Wood fungi infect the grapevine and produce phytotoxins, substances that are toxic to the plant. There are no curative agents available, which makes these wood diseases difficult to control. However, bacteria in the vineyard bravely resist wood fungi and appear to have the solution for this problem.
Bacteria occur naturally on the grapevines in the vineyard. Often both the vine and the bacteria benefit from this, they live in “symbiosis”. This means that the bacterium, for example, feeds on the organic compounds that the vine secretes and in return helps the plant collecting nutrients, reducing environmental stress, or producing antibodies that improve disease resistance. Bacteria from the Bacillus family are often found on grapevines in (healthy) vineyards and are known to provide the grapevine with increased systemic resistance to the Botrytis cinerea fungus. However, as of yet, there are no bacteria known to work against the wood fungi that cause Eutypa dieback, Phomopsis dieback, Botryosphaeria dieback and the esca complex.
Botryosphaeria dieback Neofusioccum parvum is one of the fungi that cause the wood disease Botryosphaeria dieback. In the infected vine, this fungus produces the phytotoxins (-) – terremutin and (R) -mellein. However, it is unclear exactly which symptoms of Botryosphaeria dieback are caused by these phytotoxins. It is known that the more aggressive the fungal infection is, the more of these phytotoxins are present in the wood of the vine. There are currently no treatments that can be used in the vineyard to prevent an infection of Neofusioccum parvum or one of the other fungi that cause Botryosphaeria dieback. There are also no drugs against the phytotoxins of these fungi. A new means to combat these fungi and their toxic phytotoxins is therefore highly desirable.
READ ALL ABOUT WOOD FUNGI: Fungi in the grapevine, that’s rotten!
Bacterium vs. fungus in the laboratory
The bacterium Bacillus subtilis PTA-271 is found on the roots of healthy Chardonnay vines in the Champagne region in France. Because this bacterium lives in symbiosis with the vine, it is suspected to have some beneficial effects to the vine. To see if Bacillus subtilis PTA-271 has an effect on Neofusioccum parvum, they are grown together in a petri dish. Remarkably, the bacterium suppresses the growth of Neofusioccum parvum, although this effect is more apparent in culture at 28 ℃ than at 22 ℃. Nevertheless, after a few days, the fungus still wins the battle from the bacteria in the petri dish.
In addition to the inhibition of growth, Bacillus subtilis PTA-271 also ensures the breakdown of the phytotoxins produced by Neofusioccum parvum. This is demonstrated by the addition of the phytotoxins (-) – terremutin and (R) – melamine to a petri dish containing only the bacteria. After three days the total amount of phytotoxins is decreased by 50-60%. The bacterium breaks down the phytotoxins and can therefore also protect the grapevine against the fungus in this way.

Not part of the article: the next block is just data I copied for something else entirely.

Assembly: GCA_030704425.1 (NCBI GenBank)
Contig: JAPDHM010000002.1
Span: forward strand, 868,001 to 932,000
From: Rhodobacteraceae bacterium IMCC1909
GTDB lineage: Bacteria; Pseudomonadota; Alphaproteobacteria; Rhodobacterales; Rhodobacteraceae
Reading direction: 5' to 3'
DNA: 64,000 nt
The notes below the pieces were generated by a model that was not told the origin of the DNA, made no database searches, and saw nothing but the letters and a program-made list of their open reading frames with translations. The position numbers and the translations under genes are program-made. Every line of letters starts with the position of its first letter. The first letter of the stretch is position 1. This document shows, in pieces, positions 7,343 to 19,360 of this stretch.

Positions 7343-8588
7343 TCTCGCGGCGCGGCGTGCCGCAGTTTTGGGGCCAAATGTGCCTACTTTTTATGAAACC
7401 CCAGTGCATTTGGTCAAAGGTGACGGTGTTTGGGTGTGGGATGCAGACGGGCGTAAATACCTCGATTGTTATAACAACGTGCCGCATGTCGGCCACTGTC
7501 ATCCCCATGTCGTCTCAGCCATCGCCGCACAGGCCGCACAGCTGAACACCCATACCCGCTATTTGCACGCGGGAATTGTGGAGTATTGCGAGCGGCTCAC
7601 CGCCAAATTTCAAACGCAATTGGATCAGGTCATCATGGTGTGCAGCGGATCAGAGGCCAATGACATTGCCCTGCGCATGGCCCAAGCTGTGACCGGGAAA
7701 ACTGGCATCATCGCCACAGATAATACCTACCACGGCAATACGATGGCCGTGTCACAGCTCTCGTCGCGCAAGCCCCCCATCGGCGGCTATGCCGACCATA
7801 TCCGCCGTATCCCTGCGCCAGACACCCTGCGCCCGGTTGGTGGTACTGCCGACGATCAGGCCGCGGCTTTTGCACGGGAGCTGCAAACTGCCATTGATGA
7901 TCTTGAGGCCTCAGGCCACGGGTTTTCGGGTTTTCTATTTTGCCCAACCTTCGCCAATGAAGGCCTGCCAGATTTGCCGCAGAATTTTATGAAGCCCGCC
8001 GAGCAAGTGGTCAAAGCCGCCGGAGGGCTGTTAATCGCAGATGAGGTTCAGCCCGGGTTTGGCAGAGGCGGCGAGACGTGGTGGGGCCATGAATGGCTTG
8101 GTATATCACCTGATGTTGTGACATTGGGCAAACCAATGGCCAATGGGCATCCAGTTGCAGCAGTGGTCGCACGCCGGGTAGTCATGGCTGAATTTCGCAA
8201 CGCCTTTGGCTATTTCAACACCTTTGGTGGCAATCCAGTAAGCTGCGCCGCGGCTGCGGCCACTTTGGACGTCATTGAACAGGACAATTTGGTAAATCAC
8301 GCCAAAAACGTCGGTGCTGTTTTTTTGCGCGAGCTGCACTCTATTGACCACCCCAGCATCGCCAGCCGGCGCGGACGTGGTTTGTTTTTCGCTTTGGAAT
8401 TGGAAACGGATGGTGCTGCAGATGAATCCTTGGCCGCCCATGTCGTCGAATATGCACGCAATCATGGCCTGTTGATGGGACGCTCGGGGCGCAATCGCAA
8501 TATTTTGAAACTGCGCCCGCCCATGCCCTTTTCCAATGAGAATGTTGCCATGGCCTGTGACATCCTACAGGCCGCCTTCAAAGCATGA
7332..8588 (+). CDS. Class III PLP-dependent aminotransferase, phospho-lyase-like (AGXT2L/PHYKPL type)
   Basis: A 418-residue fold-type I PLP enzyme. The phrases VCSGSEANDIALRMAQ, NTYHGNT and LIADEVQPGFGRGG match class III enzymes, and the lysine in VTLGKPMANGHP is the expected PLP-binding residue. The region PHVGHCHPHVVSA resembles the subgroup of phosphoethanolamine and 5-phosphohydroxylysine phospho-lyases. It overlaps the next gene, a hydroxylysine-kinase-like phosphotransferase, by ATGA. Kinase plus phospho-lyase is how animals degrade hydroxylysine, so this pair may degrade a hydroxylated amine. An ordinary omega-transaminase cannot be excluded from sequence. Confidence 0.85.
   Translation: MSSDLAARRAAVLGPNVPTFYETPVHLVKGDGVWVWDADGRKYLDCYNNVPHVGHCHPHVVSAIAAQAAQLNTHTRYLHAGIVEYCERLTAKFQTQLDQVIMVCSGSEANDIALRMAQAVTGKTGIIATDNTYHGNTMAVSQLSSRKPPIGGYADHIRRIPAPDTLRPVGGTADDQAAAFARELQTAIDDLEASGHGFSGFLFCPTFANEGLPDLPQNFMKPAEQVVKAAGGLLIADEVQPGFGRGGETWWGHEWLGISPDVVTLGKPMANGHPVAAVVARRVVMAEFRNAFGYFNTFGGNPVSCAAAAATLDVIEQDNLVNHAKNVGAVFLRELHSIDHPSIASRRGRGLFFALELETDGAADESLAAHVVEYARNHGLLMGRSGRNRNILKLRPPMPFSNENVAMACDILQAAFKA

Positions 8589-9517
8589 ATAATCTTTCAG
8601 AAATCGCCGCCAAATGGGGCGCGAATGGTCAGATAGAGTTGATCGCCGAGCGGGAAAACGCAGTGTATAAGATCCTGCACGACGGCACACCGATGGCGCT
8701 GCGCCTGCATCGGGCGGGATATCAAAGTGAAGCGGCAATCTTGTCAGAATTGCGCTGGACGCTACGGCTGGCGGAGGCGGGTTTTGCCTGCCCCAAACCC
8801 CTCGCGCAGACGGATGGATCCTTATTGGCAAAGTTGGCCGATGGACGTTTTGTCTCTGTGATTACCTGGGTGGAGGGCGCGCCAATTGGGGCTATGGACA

Bacterium vs. fungus in the grapevine
The effects of the bacterium Bacillus subtilis PTA-271 on the growth of the Neofusioccum parvum fungus and the production of phytotoxins has been tested in vines of the Chardonnay grape. The grapevines are manually contaminated with the fungus. The symptoms of Botryosphaeria dieback are already visible ten days after the fungal infection. However, the grapevines whose roots have been previously treated with Bacillus subtilis PTA-271 show fewer symptoms of this fungal disease. The bacteria-treated vines have less mortality of the shoot, the canker at the site of infection (on the outside of the shoot) is smaller, and the damage to the wood inside the shoot was reduced up to 75% by Bacillus subtilis PTA-271. This bacterium therefore appears to have an efficient way of protecting the Chardonnay vine against the Neofusioccum parvum fungus.
Battle for the immune system
When the Chardonnay grapevine comes into contact with the Neofusioccum parvum fungus its immune system is triggered, and it starts with the production of specific proteins. However, the production of these proteins only happens when it is in contact with Bacillus subtilis PTA-271. Therefore, the bacterium strengthens the immune system of the vine. The fungus on the other hand tries to eliminate the immune system of the grapevine by producing phytotoxins. These phytotoxins suppress the production of the same proteins that are produced under the influence of the bacteria. By doing so, the phytotoxins weaken the immune system of the vine.
The Bacillus subtilis PTA-271 bacterium therefore fights the fungus on three fronts; it stimulates the immune system of the vine, reduces the growth of the fungus, and breaks down the phytotoxins produced by the fungus.
What can the winegrower do with this?
Future studies will focus on how the harmful phytotoxins are broken down by Bacillus subtilis PTA-271 and how the bacterium causes an inhibition of fungal growth. When these mechanisms are known, it is easier to produce a substance (or bacterium strain) that works curatively. This would greatly help to combat wood diseases such as Botryosphaeria dieback in the vineyard.
Further, this research demonstrates (again) that a healthy vineyard is essential for a natural resistance against fungal diseases in the grapevine (but winegrowers already know that).
Trotel-Aziz P, Abou-Mansour E, Courteaux B, Rabenoelina F, Clément C, Fontaine F, Aziz A. Bacillus subtilis PTA-271 Counteracts Botryosphaeria Dieback in Grapevine, Triggering Immune Responses and Detoxification of Fungal Phytotoxins. Front Plant Sci. 2019 Jan 24;10:25. https://doi.org/10.3389/fpls.2019.00025